Scientists at Australia’s University of New South Wales and Commonwealth Scientific and Industrial Research Organization have recently discovered that a catastrophic “tipping point” may soon be reached causing severe ocean acidification to occur.
Rising carbon dioxide levels quickly increase the volume of dead zones in oceans.
Global atmospheric levels of CO2 are currently estimated at 385 parts per million (ppm).
Researchers state that we are quickly approaching the 450 ppm level of CO2 that would drastically affect oceanic organisms.
A loss in oceanic organisms would render the oceans unable to effectively absorb carbon.
This would in turn lead to an exponential increase in global warming.
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ReferenceCreeping Dead Zones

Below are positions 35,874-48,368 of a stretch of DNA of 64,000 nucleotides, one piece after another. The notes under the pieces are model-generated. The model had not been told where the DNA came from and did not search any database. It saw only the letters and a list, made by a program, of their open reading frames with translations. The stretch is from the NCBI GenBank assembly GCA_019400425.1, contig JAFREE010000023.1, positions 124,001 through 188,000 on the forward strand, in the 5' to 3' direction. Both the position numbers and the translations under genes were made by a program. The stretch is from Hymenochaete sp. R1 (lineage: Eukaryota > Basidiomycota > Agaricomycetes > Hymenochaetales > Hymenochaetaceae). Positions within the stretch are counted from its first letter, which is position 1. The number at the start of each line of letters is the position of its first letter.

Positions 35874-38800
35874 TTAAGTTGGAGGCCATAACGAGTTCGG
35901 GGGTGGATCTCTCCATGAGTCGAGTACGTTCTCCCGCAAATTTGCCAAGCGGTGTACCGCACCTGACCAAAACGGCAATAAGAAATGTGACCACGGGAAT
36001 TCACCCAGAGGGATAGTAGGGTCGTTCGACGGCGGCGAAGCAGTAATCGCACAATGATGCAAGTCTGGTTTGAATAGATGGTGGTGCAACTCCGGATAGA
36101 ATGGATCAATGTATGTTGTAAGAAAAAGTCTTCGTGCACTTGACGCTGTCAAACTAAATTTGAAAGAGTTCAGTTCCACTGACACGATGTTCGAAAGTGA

(NASA - 19 Feb 2009)America's Meat Habit Feeds Gulf Dead Zone
(Discovery News - 18 Dec 2008)Space scientist warns: climate 'tipping point' is near
(peopleandplanet.net - 27 Jun 2008)America's Animal Factories :How States Fail to Prevent Pollution from Livestock Waste
(Natural Resources Defense Council )One third of fish caught worldwide used as animal feed
(Telegraph - 29 Oct 2008)Half Of US Coral Reefs In 'Poor' Or 'Fair' Condition, NOAA Report States
(ScienceDaily - July 9, 2008)Half of all coral reefs in danger, experts warn
(MSNBC - Oct. 25, 2005)
Massive release of hydrogen sulfide to the surface ocean and atmosphere during intervals of oceanic anoxia
(Geological Society of America - May 2005)
Hydrogen Sulfide Eruptions Along the Coast of Namibia
(NASA - May 2004)Hydrogen Sulfide, Not Carbon Dioxide, May Have Caused Largest Mass Extinction
(ScienceDaily - 5 Nov 2003)